13. Vladimir says:

    Olave —

    That’s one way of putting it, but don’t forget that causation runs in both directions. The leftist ideologues in the media, working in alliance with those from the permanent government, have the power to destroy reputations and careers of politicians, and thus effectively get to screen and veto prospective politicians.

    Foseti —

    Without the fear of censure from the leftist media establishment, politicians running on right-wing populist platforms would probably outcompete the currently dominant sort you describe. (What would be the ultimate outcome of that is another question, of course.) The current politicians indeed know what they’re doing, but an important element of that knowledge are the historical lessons of the fate of right-wing populist politicians who provoked serious hostility from the media and the permanent government (like Joe McCarthy).

    • spandrell says:

      Well if the media is the enforcer of the creed, i.e. the inquisition, it does give some weight to the jewish conspiracy theory.

      • Vladimir says:

        How exactly? I don’t think there’s anything like a real conspiracy going on, either in the media or elsewhere. The coordination happens in decentralised and spontaneous ways, with ideological views naturally flowing down the status hierarchy, and conformity at each level enforced by the usual human grouping mechanisms. Conspiracies exist only insofar as you could say that the whole word is run by conspiracies. (In any business, the insiders will be speaking in very different ways to the outsiders and to each other behind closed doors. Similarly, high-status leftists are often dishonest about how extreme they really are when speaking in public, and take care not to talk about their aims that are still too far outside the current Overton window, except among themselves.)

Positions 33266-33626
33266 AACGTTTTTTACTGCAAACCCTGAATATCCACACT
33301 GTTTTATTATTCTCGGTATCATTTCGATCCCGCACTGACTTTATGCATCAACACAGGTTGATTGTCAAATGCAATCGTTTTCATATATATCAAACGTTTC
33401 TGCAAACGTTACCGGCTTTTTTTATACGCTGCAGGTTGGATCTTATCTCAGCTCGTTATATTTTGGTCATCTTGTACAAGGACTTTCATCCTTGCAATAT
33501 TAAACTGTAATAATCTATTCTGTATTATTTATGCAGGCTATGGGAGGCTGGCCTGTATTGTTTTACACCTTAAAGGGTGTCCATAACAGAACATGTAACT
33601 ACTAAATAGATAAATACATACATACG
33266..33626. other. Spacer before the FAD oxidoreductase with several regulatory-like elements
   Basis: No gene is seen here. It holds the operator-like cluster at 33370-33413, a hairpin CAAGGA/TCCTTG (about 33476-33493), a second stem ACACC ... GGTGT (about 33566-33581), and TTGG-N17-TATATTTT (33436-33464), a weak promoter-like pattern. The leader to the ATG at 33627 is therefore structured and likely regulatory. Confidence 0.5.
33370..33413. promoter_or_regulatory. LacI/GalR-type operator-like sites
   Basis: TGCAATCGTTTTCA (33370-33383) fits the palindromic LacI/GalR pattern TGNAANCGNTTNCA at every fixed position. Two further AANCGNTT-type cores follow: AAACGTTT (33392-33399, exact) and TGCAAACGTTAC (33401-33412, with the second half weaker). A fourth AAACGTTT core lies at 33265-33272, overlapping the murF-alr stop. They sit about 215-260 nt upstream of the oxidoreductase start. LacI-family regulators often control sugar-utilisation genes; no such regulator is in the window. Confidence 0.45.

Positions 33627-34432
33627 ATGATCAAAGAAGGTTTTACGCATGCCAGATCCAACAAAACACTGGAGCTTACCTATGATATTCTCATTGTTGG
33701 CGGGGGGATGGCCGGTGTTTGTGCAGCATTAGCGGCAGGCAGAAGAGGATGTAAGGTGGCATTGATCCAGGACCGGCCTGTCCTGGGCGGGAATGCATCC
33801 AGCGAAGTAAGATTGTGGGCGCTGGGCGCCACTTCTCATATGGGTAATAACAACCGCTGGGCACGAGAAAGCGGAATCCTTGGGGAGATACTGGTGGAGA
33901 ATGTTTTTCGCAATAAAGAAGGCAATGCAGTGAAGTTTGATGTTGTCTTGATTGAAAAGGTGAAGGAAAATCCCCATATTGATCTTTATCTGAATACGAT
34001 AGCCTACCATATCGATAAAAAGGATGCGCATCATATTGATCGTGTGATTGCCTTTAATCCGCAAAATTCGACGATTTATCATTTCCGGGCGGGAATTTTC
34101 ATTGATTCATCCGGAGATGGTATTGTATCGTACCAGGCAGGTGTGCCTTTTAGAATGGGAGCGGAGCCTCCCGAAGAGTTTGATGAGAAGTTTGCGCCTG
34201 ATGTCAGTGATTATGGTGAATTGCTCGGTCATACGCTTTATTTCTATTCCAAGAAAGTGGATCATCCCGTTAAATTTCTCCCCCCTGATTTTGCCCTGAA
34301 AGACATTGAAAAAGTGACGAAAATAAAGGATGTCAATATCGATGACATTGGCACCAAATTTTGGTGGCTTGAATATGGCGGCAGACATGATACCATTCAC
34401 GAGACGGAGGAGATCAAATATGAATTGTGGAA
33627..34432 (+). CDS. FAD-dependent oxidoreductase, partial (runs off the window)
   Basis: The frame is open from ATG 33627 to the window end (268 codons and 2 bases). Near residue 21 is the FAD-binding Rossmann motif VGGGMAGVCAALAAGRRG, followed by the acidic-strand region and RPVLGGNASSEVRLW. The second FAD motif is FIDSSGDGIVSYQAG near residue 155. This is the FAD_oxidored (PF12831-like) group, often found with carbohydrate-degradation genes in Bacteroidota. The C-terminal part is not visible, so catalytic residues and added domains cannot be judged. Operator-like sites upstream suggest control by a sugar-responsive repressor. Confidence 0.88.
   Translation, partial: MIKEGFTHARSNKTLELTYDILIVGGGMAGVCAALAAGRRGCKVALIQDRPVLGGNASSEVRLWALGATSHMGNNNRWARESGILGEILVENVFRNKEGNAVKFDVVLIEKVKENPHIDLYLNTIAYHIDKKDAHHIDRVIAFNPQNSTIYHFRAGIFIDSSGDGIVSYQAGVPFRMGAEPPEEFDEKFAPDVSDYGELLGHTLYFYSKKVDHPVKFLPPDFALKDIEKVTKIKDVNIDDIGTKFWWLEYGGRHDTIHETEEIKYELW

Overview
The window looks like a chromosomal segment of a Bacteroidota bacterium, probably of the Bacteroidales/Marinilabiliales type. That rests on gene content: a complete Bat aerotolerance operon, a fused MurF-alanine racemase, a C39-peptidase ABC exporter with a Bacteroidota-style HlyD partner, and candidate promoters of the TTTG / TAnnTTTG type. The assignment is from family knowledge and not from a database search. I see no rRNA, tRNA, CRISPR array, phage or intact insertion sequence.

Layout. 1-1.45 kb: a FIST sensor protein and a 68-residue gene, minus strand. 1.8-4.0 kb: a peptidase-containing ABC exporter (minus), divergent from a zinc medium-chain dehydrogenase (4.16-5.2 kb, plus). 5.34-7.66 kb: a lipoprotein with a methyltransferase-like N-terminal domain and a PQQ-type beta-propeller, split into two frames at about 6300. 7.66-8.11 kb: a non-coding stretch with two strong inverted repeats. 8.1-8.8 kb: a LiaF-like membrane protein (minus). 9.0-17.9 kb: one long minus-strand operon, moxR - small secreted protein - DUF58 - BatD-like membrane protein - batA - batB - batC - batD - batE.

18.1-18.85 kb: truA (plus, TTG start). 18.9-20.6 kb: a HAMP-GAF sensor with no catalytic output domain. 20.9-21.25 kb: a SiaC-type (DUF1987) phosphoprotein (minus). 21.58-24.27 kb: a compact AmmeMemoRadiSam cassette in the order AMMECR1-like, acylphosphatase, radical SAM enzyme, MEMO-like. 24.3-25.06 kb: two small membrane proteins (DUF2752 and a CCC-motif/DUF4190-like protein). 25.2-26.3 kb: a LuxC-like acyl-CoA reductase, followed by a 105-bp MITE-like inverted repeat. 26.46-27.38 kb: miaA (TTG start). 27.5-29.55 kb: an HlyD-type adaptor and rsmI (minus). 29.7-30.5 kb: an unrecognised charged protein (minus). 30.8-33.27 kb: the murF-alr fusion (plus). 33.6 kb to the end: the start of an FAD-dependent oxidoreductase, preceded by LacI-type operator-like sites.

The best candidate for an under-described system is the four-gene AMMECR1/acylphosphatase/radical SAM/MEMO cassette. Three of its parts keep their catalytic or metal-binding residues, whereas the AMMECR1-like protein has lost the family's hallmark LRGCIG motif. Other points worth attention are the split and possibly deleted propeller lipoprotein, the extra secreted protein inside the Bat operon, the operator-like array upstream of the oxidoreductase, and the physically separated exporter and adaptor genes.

That said, I really don’t see anything except the ideology of the media preventing a surge of right-wing populism. It’s an immensely powerful platform for attracting votes if you can pull it off without the media going into hate mode against you. (Of course, having right-wing populists in charge would lead to problems of its own.)

    • spandrell says:

      Seen as a whole, the Jewish component of the Cathedral isn’t that big, but if one sees only the media, it’s really overwhelming, at least in the US.
      If they decide the bounds of public discourse and have the power of ostracising the enemies, as Sailer believes, well then they’re arguably in charge, and everything else is accessory.

      • Vladimir says:

        Are they really overrepresented in the media much more than in academia, law, business in general, etc.?

        In any case, it doesn’t seem to me that there is a “Jewish component” that operates as a separate and internally coherent subset of the Cathedral. The influence of individual Jews, given their overrepresentation, certainly adds up to a significant factor, and it’s clear that, with the peculiar background and outlook they’ve brought, they have contributed some elements of the Universalist canon that would otherwise be absent or at least nowhere as prominent. But I don’t see any indication that they’re acting in concert beyond the Cathedral’s regular social networks and mechanisms of ideological discipline.

      • James_G says:

        Spandrell, Ashkenazim have unusually high intelligence. High intelligence in humans is correlated with a more “leftist” cognitive style, i.e.relatively great responsiveness to new information, and egalitarianism.

        Go figure. No conspiracy theory required, no need to distinguish substantively between Ashkenazi Jews and high-IQ Europeans as vessels of Universalism.

  14. spandrell says:

    I don’t want to hijack the thread to talk about joos, but please, let’s tone down the reductionism. If it were all exclusively about IQ we wouldn’t be where we are. The ordeal of civility, anyone?

    Hey, if leftism is an epiphenomenon of high IQ, dysgenics is to be celebrated, huh? Who knew, I feel smarter already. Oh wait.